Air drying racks (above) were used to hang the salmon until it was ready to be put in the smokehouse (below) where the salmon would be fully dehydrated over a constantly burning fire. Dogs at the fish camps made an effective alarm system against bears and other predators. Small cabin on stilts is a cache, which was used to keep food and supplies up off the ground and away from animals.
Having a lightweight, nutritious and abundant food source allowed families to keep teams of up to 20 dogs, which would be used to work trap lines in the winter. Each dog would eat one dehydrated salmon per day. While the Athabascans would usually save the more numerous and lower quality Chum salmon for the dogs, they took great pride in the rich and oily King and Silver salmon they prepared for themselves. Each family had their own recipes, traditions and techniques for preserving salmon. The style of cut, brine ingredients, wood sources used for smoking and time spent in the smokehouse varied from village to village and from family to family.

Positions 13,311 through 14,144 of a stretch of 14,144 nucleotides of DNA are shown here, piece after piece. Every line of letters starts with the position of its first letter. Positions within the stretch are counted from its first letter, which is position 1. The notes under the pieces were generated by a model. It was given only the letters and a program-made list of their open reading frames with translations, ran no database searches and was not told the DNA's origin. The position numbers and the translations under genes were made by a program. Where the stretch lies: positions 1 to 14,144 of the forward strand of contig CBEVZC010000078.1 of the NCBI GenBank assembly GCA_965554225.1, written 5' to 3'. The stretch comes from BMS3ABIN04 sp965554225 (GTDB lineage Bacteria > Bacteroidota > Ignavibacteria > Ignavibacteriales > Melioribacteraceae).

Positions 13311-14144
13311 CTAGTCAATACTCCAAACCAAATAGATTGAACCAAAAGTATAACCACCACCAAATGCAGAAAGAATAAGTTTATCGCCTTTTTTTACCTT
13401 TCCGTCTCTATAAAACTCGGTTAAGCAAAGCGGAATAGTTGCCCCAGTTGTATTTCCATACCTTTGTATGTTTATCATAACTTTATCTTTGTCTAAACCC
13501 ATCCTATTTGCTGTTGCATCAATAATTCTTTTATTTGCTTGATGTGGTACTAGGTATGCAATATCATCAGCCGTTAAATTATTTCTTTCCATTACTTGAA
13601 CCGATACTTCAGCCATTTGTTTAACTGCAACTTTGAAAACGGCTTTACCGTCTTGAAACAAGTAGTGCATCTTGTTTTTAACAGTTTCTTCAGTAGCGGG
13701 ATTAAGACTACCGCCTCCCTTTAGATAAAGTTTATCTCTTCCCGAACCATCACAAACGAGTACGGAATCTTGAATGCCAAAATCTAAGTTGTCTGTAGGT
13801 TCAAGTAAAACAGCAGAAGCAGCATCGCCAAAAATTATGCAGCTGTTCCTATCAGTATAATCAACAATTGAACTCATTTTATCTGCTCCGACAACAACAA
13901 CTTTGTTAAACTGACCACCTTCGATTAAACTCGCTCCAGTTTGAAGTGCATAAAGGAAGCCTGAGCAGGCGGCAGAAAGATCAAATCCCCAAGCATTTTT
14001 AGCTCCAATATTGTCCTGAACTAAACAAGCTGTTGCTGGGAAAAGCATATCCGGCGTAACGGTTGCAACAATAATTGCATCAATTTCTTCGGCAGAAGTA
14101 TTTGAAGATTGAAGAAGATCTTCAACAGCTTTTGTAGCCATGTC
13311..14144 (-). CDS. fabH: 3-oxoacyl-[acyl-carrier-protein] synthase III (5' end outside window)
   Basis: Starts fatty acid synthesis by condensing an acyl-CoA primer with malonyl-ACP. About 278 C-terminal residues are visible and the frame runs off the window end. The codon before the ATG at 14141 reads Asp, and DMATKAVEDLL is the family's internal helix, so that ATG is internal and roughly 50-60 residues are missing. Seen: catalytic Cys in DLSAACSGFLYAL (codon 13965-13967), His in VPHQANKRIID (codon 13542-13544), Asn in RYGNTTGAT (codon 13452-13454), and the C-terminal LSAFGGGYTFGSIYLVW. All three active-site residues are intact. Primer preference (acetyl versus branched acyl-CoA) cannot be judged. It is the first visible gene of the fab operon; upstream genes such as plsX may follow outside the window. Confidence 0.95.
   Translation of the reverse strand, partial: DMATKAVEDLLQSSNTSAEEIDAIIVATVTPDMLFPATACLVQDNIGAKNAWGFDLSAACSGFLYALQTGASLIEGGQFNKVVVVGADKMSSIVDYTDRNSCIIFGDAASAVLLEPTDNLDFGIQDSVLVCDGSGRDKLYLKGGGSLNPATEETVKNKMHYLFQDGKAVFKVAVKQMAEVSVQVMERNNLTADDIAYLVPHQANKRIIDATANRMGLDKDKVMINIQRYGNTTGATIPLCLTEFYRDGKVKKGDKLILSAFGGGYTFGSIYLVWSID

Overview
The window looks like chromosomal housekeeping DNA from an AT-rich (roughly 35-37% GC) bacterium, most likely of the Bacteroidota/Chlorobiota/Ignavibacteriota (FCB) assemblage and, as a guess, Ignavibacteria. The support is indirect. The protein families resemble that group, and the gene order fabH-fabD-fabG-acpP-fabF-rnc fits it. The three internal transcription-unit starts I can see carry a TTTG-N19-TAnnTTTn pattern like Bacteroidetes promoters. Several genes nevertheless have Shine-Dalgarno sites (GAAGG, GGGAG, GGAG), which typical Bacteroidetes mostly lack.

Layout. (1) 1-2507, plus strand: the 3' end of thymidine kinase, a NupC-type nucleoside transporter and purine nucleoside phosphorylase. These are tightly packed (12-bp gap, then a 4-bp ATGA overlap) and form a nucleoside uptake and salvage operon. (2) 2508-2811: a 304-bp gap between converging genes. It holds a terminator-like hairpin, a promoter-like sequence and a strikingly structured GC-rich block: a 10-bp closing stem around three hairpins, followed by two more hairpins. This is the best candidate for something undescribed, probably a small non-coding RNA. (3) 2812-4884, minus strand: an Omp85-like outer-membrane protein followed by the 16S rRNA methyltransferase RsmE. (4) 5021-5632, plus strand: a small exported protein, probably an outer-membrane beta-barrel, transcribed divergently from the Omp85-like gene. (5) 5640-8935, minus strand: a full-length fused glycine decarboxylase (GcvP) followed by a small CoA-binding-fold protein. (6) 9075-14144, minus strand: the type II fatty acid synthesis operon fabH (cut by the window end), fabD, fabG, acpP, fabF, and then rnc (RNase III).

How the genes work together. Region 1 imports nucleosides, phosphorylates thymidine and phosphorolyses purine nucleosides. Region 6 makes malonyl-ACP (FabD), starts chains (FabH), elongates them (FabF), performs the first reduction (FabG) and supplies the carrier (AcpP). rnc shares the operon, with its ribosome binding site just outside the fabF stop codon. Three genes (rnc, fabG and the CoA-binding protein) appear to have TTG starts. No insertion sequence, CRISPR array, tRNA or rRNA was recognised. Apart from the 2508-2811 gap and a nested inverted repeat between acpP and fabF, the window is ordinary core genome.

Photo captured September 10, 2015.
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